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'Wildfire Ready Neighbors' program kicks off second year

The free program gives people the tools they need to protect themselves from wildfires.

SPOKANE, Wash. — The Department of Natural resources kicked off a second year of the “Wildfire Ready Neighbors” program on Tuesday. It's a free program that gives people the tools to protect themselves from wildfires. 

Bonnie Cobb has lived at her home in Nine Mile Falls since she was two years old. With roots that deep, she is determined to protect the home she loves so dearly. 

It wasn't long ago when she watched the 1991 firestorm destroy part of her home. 

“We were home and had no idea what was happening," Cobb said. "The fire actually came up out of the canyon and jumped over the top of us and took out all of our outbuildings. So basically, all of our fences are gone."

Cobb is now a Community Captain in the 'Wildfire Ready Neighbor’s' Program through the Washington Department of Natural Resources. 

The program gives homeowners, renters and small forest landowners the resources and tools to help protect themselves from wildfires.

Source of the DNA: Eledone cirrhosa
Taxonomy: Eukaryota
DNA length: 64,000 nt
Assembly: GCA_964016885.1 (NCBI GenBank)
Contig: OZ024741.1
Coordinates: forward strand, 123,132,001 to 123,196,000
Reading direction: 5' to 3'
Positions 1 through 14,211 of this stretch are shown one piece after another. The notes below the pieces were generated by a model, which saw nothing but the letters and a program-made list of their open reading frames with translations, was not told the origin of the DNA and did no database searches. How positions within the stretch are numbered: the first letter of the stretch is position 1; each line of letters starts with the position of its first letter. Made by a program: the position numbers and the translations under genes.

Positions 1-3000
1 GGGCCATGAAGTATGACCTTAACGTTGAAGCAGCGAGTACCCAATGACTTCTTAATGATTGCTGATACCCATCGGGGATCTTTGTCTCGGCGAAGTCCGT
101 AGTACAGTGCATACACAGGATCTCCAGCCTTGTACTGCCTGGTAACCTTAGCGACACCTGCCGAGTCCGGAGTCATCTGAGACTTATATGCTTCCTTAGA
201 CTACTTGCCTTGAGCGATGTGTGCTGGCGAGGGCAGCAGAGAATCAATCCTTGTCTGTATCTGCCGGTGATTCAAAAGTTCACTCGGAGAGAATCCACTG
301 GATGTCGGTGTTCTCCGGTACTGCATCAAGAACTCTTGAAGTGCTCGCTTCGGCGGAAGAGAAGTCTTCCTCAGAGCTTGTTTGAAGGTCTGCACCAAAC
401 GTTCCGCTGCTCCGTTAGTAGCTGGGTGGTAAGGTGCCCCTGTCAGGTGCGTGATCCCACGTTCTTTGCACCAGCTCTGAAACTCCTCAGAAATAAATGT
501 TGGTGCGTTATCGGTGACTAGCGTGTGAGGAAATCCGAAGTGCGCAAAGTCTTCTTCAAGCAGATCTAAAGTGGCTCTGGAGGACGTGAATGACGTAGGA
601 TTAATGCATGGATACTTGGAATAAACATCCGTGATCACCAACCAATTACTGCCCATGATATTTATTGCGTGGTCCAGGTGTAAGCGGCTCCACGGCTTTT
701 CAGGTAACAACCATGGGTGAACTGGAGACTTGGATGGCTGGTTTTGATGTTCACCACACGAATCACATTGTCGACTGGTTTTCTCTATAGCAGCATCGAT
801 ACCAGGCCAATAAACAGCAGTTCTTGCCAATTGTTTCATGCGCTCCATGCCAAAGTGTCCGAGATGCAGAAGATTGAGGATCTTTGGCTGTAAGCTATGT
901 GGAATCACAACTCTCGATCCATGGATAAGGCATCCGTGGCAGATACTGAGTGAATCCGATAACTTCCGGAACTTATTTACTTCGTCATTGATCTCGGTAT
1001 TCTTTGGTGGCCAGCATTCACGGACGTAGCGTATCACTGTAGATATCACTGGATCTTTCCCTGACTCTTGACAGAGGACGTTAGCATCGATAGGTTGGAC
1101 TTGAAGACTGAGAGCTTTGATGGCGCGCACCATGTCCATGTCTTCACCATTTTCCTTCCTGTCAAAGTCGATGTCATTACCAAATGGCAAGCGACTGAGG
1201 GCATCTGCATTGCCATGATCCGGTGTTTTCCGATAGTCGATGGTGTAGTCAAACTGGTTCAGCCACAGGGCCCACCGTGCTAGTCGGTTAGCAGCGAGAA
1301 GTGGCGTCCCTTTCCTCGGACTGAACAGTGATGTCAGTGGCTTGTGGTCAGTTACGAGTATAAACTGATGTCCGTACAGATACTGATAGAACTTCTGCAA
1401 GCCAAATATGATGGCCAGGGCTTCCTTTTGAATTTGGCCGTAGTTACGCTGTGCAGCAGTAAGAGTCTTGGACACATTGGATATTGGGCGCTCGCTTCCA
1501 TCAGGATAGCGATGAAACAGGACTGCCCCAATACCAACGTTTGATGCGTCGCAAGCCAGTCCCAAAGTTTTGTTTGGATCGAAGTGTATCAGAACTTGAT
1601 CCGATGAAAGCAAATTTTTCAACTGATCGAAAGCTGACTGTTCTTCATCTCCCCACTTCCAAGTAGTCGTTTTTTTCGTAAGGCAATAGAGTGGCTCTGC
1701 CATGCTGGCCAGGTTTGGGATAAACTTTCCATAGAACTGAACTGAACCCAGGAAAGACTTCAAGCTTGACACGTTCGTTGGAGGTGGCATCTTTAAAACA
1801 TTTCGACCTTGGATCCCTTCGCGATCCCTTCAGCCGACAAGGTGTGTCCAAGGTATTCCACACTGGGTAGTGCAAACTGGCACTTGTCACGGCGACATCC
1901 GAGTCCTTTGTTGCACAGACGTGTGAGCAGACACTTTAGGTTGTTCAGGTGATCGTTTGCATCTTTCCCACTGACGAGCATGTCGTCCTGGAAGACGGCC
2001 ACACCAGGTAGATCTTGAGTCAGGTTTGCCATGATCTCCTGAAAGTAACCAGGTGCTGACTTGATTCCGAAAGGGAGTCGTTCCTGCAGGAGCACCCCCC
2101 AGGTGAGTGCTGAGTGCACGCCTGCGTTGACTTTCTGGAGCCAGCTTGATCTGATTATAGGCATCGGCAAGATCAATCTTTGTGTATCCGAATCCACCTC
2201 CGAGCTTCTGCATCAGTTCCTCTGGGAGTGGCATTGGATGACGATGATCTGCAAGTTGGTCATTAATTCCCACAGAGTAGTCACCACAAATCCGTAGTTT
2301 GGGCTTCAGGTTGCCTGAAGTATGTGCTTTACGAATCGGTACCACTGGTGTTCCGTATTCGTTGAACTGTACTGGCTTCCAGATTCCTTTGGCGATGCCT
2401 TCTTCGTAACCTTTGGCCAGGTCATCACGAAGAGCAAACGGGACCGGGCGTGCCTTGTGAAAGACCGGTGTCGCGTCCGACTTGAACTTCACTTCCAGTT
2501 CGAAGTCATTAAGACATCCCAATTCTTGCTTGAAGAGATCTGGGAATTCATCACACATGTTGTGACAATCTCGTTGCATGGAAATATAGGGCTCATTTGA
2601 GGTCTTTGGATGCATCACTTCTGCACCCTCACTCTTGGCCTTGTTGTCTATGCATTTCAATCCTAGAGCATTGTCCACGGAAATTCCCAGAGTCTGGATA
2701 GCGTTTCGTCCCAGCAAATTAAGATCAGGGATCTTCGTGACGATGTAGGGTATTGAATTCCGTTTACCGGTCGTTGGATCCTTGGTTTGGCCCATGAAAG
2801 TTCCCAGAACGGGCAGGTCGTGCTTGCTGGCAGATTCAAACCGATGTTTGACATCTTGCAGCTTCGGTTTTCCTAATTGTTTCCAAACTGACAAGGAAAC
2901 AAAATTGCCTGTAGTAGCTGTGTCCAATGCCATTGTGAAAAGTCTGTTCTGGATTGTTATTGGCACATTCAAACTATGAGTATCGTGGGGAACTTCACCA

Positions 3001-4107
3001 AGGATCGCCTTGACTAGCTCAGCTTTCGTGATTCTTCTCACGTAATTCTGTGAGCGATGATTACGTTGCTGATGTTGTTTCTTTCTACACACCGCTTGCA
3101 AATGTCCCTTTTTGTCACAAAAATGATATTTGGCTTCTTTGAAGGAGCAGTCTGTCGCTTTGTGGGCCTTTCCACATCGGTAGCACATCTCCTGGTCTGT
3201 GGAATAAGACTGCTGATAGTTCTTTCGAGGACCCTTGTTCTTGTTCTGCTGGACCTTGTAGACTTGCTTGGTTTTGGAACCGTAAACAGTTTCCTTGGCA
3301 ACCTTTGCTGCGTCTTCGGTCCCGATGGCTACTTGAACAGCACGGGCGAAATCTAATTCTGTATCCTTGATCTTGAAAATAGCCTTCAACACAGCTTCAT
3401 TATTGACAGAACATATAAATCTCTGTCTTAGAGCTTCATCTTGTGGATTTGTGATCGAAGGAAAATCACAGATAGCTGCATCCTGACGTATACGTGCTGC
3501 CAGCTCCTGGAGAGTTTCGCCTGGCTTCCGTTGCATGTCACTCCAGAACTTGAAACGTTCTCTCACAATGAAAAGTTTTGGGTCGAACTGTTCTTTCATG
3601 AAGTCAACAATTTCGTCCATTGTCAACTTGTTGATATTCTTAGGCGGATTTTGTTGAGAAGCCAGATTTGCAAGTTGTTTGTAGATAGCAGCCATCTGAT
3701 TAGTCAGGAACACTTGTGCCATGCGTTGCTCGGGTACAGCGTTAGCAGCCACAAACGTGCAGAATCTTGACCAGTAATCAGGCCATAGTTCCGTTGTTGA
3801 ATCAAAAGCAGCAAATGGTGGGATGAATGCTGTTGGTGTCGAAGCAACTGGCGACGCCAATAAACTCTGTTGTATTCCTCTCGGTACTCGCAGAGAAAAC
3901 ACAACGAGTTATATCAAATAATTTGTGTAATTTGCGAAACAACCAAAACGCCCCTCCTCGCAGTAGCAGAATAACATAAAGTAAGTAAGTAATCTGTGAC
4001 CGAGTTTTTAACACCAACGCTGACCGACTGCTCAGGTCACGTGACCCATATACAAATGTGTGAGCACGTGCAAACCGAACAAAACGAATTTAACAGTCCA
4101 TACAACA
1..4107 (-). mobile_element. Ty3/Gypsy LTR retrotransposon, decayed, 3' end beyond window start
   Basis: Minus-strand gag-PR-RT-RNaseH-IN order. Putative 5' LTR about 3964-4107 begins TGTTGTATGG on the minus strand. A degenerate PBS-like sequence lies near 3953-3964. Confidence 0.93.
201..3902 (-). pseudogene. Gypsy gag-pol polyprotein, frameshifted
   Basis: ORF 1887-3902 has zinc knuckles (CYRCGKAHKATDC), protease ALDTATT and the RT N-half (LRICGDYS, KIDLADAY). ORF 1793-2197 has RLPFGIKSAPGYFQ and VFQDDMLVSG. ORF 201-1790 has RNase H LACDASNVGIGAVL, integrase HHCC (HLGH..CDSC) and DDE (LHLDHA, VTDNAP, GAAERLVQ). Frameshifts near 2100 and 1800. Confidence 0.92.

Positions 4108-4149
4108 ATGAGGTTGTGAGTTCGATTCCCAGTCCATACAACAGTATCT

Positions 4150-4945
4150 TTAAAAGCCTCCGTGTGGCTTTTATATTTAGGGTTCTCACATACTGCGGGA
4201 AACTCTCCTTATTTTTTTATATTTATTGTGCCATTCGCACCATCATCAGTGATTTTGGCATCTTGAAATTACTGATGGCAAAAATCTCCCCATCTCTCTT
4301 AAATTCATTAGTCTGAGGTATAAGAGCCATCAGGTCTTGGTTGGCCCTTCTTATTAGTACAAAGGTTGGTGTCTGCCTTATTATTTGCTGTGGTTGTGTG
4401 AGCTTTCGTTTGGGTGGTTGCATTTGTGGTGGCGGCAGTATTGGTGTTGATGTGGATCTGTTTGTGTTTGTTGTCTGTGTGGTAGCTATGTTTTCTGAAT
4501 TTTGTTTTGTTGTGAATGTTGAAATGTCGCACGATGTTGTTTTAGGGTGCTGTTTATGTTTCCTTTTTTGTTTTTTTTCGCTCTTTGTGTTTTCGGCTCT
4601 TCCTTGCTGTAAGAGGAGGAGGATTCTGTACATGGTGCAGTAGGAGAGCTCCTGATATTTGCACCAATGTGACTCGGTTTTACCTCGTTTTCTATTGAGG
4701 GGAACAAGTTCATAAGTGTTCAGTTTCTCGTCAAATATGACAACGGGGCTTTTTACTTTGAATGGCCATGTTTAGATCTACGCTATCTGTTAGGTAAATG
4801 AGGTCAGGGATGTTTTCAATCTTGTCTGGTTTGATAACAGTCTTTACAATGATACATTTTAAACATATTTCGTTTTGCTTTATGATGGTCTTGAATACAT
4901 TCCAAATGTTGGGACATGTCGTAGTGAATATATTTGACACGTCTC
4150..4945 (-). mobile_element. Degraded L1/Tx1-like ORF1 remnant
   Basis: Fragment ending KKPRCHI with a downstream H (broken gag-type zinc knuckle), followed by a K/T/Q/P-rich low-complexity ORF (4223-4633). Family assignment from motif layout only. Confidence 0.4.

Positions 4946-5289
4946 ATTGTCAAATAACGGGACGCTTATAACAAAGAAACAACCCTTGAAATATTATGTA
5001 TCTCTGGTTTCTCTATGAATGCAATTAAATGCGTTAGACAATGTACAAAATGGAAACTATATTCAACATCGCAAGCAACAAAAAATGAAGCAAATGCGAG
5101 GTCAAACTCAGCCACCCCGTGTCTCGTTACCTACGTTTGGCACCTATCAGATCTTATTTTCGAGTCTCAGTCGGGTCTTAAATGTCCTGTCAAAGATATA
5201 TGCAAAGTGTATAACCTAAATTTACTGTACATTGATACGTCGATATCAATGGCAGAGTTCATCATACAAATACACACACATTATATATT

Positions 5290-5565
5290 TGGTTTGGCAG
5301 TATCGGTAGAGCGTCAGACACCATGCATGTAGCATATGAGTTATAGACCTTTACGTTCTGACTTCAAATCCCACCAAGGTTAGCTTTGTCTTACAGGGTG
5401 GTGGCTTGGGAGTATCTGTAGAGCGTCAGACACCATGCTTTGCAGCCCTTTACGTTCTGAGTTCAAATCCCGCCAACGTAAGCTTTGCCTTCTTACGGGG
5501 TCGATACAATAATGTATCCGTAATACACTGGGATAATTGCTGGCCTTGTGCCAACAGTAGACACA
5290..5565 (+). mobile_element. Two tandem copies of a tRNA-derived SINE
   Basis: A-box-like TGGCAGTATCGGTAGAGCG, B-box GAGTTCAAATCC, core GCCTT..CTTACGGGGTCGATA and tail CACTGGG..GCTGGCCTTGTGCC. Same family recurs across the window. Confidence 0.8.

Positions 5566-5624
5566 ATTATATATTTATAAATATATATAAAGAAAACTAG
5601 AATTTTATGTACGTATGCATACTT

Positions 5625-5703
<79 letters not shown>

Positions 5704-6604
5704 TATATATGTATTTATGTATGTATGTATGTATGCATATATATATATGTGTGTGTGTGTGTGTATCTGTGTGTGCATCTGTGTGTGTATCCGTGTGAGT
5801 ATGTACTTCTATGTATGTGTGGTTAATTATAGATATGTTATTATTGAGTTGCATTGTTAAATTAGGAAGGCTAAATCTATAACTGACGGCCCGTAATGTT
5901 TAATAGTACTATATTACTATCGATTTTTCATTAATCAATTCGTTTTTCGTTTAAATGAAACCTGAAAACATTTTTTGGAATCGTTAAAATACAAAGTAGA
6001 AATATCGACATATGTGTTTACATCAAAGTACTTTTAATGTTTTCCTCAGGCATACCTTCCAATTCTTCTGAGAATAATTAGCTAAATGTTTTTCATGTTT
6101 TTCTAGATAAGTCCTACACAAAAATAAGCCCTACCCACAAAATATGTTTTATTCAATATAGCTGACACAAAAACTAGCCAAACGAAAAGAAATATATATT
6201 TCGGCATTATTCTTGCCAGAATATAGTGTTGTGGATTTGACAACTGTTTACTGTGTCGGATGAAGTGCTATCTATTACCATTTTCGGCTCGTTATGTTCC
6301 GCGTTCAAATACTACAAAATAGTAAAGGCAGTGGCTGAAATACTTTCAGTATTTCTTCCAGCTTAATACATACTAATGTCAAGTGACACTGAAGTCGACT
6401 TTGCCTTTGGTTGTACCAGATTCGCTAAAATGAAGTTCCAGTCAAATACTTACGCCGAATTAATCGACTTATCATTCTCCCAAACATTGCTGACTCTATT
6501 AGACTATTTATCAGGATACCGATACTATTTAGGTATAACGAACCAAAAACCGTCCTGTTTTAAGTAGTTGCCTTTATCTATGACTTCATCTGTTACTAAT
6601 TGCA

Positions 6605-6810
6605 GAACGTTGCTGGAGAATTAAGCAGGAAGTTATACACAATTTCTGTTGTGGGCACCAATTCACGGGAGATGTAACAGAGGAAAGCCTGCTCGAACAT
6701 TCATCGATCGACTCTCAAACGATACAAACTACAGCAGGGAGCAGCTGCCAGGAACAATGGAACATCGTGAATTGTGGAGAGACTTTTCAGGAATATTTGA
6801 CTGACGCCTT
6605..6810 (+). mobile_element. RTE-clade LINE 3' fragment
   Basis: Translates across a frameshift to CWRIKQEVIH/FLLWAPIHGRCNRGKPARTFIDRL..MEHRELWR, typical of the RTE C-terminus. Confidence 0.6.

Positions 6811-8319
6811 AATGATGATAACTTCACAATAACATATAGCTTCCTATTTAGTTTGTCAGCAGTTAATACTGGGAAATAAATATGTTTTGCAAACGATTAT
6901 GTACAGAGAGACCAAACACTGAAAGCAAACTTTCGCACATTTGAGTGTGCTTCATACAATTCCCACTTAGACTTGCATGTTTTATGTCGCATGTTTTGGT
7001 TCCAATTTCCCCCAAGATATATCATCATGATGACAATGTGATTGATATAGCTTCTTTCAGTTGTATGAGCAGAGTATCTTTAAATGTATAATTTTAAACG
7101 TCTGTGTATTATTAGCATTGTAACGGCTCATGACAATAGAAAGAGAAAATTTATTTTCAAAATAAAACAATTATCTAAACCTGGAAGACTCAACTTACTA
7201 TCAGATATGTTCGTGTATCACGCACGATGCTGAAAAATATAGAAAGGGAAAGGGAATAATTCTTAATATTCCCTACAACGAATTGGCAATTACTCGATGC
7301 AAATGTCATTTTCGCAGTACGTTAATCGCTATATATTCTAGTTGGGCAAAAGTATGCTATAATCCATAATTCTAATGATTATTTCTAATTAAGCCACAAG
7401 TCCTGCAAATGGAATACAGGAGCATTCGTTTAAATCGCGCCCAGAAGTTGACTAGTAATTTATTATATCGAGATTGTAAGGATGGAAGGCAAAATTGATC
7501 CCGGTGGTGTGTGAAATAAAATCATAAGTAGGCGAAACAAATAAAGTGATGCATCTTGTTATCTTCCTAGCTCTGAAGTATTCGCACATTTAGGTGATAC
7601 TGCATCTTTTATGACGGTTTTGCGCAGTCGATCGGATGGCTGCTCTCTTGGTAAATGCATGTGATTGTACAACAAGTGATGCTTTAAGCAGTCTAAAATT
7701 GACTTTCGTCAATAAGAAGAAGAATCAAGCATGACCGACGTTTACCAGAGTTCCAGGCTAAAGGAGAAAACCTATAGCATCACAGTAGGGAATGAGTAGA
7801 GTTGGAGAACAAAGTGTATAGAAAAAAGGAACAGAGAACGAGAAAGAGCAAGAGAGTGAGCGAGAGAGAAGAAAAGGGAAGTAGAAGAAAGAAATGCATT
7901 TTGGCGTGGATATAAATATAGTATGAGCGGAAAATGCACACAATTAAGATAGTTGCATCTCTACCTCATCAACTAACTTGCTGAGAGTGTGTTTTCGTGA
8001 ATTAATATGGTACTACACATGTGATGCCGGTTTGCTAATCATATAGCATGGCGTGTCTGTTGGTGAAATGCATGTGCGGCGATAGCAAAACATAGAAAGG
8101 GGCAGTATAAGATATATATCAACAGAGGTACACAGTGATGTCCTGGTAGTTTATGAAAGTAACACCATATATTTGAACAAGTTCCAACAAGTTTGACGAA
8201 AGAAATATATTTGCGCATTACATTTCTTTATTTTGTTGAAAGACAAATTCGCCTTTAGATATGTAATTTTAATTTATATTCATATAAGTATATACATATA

"Once you get one neighbor doing it, then pretty soon the next neighbor starts doing it and it's just kind of a domino effect," Cobb said. "And when you get a whole community, it's defensible space. It's safer for the firefighters. It's safer for the homeowners, and it saves a lot of insurance money. So it's just a win-win for everybody.” 

She joined Commissioner of Public Lands Hilary Franz in kicking off a second year of the program in Spokane County on Tuesday.  

“Too often we wait until wildfire is at our door when we ask for help or when we try to take steps to protect ourselves," Franz said. "Every single home in Washington state and in Spokane County can take action right now today to get ready for this fire season and the next fire season.” 

Following an assessment, a wildfire expert determined that Cobb's home is wildfire ready. She’s done a lot of work to get here. The house has a metal roof, the trees are a safe distance from the home and limbs are trimmed up high.  

At no cost, anyone can get the same consultation with an expert who can create a plan to prepare their home for wildfires.  

“We are proving through wildfire ready neighbors that we are absolutely stronger when we work together,” Franz said. 

Cobb is glad her home has a chance against wildfires. And she encourages her neighbors to take the same action. That way, as a community, they can feel safe and watch their own trees continue to grow.  

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